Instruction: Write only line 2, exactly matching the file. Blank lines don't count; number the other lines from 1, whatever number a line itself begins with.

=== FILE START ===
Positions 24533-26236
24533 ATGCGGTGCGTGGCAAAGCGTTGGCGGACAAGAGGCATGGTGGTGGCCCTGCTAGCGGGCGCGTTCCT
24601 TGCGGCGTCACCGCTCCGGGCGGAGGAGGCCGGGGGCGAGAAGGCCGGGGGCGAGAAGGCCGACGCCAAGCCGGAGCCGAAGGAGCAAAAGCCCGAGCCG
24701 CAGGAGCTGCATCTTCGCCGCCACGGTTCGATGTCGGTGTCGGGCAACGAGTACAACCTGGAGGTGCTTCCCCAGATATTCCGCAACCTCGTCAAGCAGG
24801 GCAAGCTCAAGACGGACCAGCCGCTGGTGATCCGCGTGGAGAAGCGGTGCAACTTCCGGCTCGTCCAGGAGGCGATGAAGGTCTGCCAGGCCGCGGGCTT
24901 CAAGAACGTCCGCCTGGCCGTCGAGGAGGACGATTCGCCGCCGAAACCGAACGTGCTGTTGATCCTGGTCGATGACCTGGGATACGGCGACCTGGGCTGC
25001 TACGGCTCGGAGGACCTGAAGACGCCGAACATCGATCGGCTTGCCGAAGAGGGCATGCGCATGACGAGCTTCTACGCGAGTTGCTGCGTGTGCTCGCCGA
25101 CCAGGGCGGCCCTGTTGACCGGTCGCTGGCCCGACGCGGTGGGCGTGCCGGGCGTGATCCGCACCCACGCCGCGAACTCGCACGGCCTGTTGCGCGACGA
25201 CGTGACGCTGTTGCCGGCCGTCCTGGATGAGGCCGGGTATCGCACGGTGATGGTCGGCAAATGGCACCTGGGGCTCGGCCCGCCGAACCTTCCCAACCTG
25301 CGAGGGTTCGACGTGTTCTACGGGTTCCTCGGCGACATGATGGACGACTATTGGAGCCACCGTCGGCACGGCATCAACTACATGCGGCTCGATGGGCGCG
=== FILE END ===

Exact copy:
24533 ATGCGGTGCGTGGCAAAGCGTTGGCGGACAAGAGGCATGGTGGTGGCCCTGCTAGCGGGCGCGTTCCT